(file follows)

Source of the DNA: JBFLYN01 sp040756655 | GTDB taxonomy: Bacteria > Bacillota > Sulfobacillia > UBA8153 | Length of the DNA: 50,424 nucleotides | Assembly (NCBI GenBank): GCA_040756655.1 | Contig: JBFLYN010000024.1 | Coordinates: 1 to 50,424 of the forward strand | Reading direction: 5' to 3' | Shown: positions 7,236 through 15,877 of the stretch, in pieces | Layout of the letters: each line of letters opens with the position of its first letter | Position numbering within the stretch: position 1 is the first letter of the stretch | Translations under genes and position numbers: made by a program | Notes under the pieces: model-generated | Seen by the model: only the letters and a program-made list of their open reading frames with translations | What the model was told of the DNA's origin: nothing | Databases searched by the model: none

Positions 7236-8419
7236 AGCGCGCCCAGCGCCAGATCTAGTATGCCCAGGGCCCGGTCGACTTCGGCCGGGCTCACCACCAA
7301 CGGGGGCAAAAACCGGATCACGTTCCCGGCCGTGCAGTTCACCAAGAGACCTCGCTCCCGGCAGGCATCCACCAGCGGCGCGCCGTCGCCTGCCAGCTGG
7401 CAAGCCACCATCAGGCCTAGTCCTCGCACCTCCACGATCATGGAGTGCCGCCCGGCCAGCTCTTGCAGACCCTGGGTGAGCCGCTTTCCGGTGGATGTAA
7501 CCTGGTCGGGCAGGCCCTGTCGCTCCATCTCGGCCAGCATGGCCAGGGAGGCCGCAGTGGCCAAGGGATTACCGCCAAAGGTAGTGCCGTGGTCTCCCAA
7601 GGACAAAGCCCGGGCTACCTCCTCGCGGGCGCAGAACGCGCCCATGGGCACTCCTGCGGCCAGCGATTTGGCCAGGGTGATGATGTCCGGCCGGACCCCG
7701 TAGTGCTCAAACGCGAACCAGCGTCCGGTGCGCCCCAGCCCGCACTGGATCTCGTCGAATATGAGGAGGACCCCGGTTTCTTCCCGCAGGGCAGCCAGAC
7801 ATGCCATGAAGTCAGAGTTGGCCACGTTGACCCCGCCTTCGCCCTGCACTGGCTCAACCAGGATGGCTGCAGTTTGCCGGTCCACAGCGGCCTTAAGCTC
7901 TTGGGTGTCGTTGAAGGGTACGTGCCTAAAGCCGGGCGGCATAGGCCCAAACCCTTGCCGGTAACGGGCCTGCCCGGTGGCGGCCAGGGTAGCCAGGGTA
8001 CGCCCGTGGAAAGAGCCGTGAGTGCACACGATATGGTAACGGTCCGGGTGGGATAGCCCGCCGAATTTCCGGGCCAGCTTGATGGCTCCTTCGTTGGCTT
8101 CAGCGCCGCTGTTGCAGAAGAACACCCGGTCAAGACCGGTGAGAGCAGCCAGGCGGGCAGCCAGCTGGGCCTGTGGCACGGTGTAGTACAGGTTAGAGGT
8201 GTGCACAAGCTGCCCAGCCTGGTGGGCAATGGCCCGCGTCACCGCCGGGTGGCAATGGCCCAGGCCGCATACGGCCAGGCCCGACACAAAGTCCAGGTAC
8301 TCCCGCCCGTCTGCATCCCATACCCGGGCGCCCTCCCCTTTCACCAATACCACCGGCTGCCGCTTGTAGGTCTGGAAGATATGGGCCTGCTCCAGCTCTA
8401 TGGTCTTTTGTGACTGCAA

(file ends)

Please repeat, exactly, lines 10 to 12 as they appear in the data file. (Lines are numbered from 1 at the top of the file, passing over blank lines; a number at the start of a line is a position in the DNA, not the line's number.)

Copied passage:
7901 TTGGGTGTCGTTGAAGGGTACGTGCCTAAAGCCGGGCGGCATAGGCCCAAACCCTTGCCGGTAACGGGCCTGCCCGGTGGCGGCCAGGGTAGCCAGGGTA
8001 CGCCCGTGGAAAGAGCCGTGAGTGCACACGATATGGTAACGGTCCGGGTGGGATAGCCCGCCGAATTTCCGGGCCAGCTTGATGGCTCCTTCGTTGGCTT
8101 CAGCGCCGCTGTTGCAGAAGAACACCCGGTCAAGACCGGTGAGAGCAGCCAGGCGGGCAGCCAGCTGGGCCTGTGGCACGGTGTAGTACAGGTTAGAGGT